After leaving the Justice Department, Barr served in a variety of high-level corporate positions, including as general counsel and executive vice president of Verizon Communications. He is now a lawyer at Kirkland & Ellis.
Sen. Lindsey O. Graham (R-S.C.), who will take over as chair of the Senate Judiciary Committee next year, said in a statement that Barr was “highly capable, highly respected and will provide new and much-needed leadership for the Department of Justice.”
“I will do everything in my power to push him through the Senate Judiciary Committee and onto the floor of the Senate for eventual confirmation as soon as possible,” Graham said, adding, “Well done Mr. President.”
Until Barr takes over — if he is confirmed — the department will continue to be led by acting attorney general Matthew G. Whitaker, who has drawn fierce criticism for his past business dealings and his public criticism of Mueller’s investigation.
Barr shares at least one of the president’s views on Mueller’s team. In 2017, when asked by The Washington Post about political donations made by lawyers on the special counsel’s team, Barr said that “prosecutors who make political contributions are identifying fairly strongly with a political party,” and added: “I would have liked to see [Mueller] have more balance on this group.” Mueller’s team has donated largely to Democratic candidates, though Mueller himself is a Republican, as is Rosenstein, who appointed him. Mueller was nominated by President George W. Bush in 2001 to lead the FBI, a job he held for 12 years.
Nauert, 48, joined the State Department last year with no government experience after a career as an anchor and correspondent at Fox News. She would replace Nikki Haley, who was twice elected governor of South Carolina but also lacked foreign policy experience.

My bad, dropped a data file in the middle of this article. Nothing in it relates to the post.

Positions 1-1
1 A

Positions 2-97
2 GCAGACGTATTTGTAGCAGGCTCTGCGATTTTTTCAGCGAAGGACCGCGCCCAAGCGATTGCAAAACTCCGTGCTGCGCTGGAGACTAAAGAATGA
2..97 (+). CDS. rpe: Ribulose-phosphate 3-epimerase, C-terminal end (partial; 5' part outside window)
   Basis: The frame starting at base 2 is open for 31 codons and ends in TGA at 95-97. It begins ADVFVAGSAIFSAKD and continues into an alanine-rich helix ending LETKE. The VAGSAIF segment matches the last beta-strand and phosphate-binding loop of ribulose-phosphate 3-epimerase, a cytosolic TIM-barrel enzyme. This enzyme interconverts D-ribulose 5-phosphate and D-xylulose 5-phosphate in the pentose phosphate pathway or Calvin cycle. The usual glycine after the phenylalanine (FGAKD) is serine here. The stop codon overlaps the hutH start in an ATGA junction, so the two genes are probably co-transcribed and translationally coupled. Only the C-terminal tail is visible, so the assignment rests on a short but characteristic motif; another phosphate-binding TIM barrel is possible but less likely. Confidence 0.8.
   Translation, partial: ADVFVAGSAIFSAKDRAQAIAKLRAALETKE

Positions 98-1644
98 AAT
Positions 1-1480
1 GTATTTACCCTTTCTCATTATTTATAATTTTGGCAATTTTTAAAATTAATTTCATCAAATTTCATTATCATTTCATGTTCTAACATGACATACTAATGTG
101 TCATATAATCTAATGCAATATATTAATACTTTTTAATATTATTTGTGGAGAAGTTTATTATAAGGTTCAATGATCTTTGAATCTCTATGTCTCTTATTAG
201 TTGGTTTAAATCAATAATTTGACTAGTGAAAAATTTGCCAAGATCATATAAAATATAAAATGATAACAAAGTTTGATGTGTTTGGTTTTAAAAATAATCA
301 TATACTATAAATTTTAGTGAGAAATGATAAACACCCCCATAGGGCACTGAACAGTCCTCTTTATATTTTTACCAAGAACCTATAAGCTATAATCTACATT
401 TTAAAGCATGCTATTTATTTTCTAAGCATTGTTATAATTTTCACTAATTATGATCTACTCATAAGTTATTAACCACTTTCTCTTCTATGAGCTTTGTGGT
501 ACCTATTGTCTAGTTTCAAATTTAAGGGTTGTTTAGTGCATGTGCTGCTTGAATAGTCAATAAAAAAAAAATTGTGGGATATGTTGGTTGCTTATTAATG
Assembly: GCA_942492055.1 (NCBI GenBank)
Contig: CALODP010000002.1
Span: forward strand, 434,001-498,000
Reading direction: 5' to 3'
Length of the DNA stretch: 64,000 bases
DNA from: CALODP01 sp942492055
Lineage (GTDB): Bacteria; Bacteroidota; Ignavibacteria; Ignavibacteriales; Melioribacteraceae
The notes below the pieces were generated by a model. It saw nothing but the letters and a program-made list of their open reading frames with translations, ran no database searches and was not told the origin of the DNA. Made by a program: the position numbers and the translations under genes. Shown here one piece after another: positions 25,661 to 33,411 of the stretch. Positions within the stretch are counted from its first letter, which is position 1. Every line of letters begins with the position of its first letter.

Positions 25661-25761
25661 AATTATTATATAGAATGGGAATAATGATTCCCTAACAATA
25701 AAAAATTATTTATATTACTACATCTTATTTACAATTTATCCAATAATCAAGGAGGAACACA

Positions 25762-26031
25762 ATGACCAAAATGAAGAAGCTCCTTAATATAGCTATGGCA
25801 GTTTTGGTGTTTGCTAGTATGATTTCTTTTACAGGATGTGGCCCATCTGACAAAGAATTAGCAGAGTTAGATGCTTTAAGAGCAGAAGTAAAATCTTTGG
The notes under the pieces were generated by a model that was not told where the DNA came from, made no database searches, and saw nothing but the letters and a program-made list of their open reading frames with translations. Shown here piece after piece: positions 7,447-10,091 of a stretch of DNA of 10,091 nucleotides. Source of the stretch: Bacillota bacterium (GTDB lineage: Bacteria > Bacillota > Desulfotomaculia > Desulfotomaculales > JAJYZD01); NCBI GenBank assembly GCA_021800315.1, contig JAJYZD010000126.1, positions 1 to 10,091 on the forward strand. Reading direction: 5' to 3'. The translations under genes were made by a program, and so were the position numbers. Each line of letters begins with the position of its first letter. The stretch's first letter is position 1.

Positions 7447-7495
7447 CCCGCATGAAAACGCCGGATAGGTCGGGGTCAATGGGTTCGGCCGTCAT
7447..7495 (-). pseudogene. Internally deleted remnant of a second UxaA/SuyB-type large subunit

In her new role, Nauert would be responsible for maintaining international support for economic sanctions against North Korea and continuing the Trump administration’s unflinching support for Israel in the face of mounting scrutiny at the United Nations. House Speaker Paul D. Ryan (R-Wis.) said in a statement that Trump had made an “excellent selection,” adding, “we look forward to all that she will accomplish at the U.N. as an advocate for freedom, liberty, and human rights.”
Her expected appointment was reported by Bloomberg News and confirmed by The Post on Thursday.
The Judiciary and Foreign Relations committees will be under new leadership next year, with Graham expected to lead Judiciary and Sen. James E. Risch (R-Idaho) poised to become chairman of Foreign Relations.
“Based on past experience and given that the committee has not yet received a nomination from the White House, at this late date, it is highly unlikely a nominee would be able to complete his or her paperwork (committee questionnaire, financial disclosure, OIG report, etc.) and hold the meetings with committee members that occur in advance of a hearing before the end of the year,” a Foreign Relations Committee official said Friday after Trump announced he will nominate Nauert.
John Wagner contributed to this report.